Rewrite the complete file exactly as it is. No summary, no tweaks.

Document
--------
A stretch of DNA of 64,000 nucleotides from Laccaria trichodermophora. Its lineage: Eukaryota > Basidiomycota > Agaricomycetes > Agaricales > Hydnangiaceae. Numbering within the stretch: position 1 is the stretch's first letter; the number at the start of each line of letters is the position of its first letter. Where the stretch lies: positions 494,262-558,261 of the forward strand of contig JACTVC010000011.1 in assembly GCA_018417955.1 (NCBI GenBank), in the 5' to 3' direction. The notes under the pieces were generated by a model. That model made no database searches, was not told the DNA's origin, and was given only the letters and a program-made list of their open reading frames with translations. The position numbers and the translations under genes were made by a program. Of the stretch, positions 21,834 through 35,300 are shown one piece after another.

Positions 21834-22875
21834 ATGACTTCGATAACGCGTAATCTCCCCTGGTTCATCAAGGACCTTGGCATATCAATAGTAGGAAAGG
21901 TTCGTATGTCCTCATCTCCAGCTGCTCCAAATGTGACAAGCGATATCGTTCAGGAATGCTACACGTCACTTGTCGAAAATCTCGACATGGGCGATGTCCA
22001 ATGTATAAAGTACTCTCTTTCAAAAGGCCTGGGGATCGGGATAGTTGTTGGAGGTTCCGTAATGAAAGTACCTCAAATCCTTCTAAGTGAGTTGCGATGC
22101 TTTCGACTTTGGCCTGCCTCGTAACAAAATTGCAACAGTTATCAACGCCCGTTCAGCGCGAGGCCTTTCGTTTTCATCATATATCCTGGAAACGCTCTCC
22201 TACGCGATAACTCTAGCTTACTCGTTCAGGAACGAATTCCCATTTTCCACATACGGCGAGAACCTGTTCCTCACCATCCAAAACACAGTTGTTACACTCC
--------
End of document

A stretch of DNA of 64,000 nucleotides from Laccaria trichodermophora. Its lineage: Eukaryota > Basidiomycota > Agaricomycetes > Agaricales > Hydnangiaceae. Numbering within the stretch: position 1 is the stretch's first letter; the number at the start of each line of letters is the position of its first letter. Where the stretch lies: positions 494,262-558,261 of the forward strand of contig JACTVC010000011.1 in assembly GCA_018417955.1 (NCBI GenBank), in the 5' to 3' direction. The notes under the pieces were generated by a model. That model made no database searches, was not told the DNA's origin, and was given only the letters and a program-made list of their open reading frames with translations. The position numbers and the translations under genes were made by a program. Of the stretch, positions 21,834 through 35,300 are shown one piece after another.

Positions 21834-22875
21834 ATGACTTCGATAACGCGTAATCTCCCCTGGTTCATCAAGGACCTTGGCATATCAATAGTAGGAAAGG
21901 TTCGTATGTCCTCATCTCCAGCTGCTCCAAATGTGACAAGCGATATCGTTCAGGAATGCTACACGTCACTTGTCGAAAATCTCGACATGGGCGATGTCCA
22001 ATGTATAAAGTACTCTCTTTCAAAAGGCCTGGGGATCGGGATAGTTGTTGGAGGTTCCGTAATGAAAGTACCTCAAATCCTTCTAAGTGAGTTGCGATGC
22101 TTTCGACTTTGGCCTGCCTCGTAACAAAATTGCAACAGTTATCAACGCCCGTTCAGCGCGAGGCCTTTCGTTTTCATCATATATCCTGGAAACGCTCTCC
22201 TACGCGATAACTCTAGCTTACTCGTTCAGGAACGAATTCCCATTTTCCACATACGGCGAGAACCTGTTCCTCACCATCCAAAACACAGTTGTTACACTCC